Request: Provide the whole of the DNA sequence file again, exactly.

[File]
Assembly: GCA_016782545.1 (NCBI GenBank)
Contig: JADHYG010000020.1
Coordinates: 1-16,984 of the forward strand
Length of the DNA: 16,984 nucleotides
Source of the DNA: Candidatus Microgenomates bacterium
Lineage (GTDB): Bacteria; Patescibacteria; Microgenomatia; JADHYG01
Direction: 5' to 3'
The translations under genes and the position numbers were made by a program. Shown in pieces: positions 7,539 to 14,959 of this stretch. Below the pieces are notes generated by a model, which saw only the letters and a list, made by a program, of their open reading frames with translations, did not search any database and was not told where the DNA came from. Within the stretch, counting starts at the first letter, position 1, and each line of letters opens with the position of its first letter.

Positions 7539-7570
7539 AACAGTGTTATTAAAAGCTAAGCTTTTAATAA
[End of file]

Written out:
Assembly: GCA_016782545.1 (NCBI GenBank)
Contig: JADHYG010000020.1
Coordinates: 1-16,984 of the forward strand
Length of the DNA: 16,984 nucleotides
Source of the DNA: Candidatus Microgenomates bacterium
Lineage (GTDB): Bacteria; Patescibacteria; Microgenomatia; JADHYG01
Direction: 5' to 3'
The translations under genes and the position numbers were made by a program. Shown in pieces: positions 7,539 to 14,959 of this stretch. Below the pieces are notes generated by a model, which saw only the letters and a list, made by a program, of their open reading frames with translations, did not search any database and was not told where the DNA came from. Within the stretch, counting starts at the first letter, position 1, and each line of letters opens with the position of its first letter.

Positions 7539-7570
7539 AACAGTGTTATTAAAAGCTAAGCTTTTAATAA